Birds are a priceless part of our heritage. Our feathered friends are not only a delight to observe, classify and photograph, but they also serve as bellwethers of our natural and cultural health. Millions of birds migrate through the Great Lakes every year, using wetlands, forests, shoreline and more than 32,000 islands as stopover sites. But these habitats and others are under increasing pressure from climate change, habitat loss and other stressors. We have never seen a more urgent time than now to support migratory birds — for the protection of their future, as well as our own.
Read more about protecting habitats for migratory birds in the Great Lakes!
Learn how The Nature Conservancy develops and implements conservation strategies to protect Great Lakes habitats.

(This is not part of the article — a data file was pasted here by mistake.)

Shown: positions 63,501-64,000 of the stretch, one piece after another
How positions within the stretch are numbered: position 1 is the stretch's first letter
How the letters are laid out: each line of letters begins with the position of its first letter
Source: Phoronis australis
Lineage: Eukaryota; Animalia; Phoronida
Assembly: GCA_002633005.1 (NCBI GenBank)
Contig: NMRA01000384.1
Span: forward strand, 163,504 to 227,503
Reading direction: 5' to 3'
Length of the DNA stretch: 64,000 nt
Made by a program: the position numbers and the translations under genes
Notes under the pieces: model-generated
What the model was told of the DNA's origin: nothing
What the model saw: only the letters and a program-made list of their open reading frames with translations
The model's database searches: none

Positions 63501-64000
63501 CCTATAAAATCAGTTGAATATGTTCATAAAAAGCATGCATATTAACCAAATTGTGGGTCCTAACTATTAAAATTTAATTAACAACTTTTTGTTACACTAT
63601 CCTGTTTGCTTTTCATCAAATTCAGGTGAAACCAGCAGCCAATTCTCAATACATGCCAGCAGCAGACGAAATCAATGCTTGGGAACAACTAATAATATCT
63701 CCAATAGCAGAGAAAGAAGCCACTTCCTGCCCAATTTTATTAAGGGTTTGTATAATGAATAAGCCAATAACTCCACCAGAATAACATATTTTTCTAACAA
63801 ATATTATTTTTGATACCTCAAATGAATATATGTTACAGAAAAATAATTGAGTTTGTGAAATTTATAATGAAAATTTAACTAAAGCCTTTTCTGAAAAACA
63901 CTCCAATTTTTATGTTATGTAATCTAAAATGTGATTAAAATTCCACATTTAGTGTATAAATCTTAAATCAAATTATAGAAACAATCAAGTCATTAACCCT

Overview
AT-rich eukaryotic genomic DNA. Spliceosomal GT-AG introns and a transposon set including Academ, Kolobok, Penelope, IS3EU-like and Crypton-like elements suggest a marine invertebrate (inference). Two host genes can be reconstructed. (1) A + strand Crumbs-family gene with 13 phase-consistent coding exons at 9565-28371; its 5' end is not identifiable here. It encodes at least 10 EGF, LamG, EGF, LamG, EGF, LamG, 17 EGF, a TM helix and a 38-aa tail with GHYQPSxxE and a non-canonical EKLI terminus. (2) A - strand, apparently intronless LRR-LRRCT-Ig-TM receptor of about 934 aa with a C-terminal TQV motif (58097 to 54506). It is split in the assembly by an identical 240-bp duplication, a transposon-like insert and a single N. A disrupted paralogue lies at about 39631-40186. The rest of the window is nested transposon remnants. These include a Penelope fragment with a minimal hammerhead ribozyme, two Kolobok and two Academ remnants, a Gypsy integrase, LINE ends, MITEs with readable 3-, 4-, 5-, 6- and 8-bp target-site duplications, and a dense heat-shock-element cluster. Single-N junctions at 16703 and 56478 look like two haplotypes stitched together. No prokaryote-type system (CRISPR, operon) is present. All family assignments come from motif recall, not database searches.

The western basin of Lake Erie is a hotbed of migratory bird activity, supporting some of the largest numbers of land birds found during migration.
Great Egret Marsh Preserve boasts classic Lake Erie marshland and is a haven for waterfowl and wading birds -- including great egrets.
Migratory birds in the Great Lakes region took center stage in our co-production with Detroit Public Television “Great Lakes Now Connect: Migratory Birds.” Watch the show!
St. Martin Island is a refuge for migratory birds and other wildlife.
Check out this story about the Moonbird to see his migratory path through the Atlantic Flyway
The Great Lakes support large populations of migrating birds during both the spring and fall. For more information, check out our Conservation Gateway.